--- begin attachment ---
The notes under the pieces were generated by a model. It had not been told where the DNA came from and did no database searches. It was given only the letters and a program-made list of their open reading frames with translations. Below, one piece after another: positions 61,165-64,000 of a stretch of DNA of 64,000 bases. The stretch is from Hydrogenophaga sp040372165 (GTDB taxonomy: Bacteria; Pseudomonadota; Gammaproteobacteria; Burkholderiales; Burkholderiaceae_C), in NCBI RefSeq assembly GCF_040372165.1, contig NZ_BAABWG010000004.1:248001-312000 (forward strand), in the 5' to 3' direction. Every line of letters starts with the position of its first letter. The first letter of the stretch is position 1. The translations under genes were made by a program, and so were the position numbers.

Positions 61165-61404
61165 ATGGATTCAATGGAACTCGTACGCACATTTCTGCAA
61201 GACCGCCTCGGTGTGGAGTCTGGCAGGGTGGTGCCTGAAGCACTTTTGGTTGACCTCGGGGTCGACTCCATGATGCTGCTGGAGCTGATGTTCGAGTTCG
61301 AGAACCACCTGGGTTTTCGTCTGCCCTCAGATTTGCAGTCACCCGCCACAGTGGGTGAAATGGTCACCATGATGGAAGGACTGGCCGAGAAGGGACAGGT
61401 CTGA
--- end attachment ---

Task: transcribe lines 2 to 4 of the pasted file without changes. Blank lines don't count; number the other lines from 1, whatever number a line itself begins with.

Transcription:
Positions 61165-61404
61165 ATGGATTCAATGGAACTCGTACGCACATTTCTGCAA
61201 GACCGCCTCGGTGTGGAGTCTGGCAGGGTGGTGCCTGAAGCACTTTTGGTTGACCTCGGGGTCGACTCCATGATGCTGCTGGAGCTGATGTTCGAGTTCG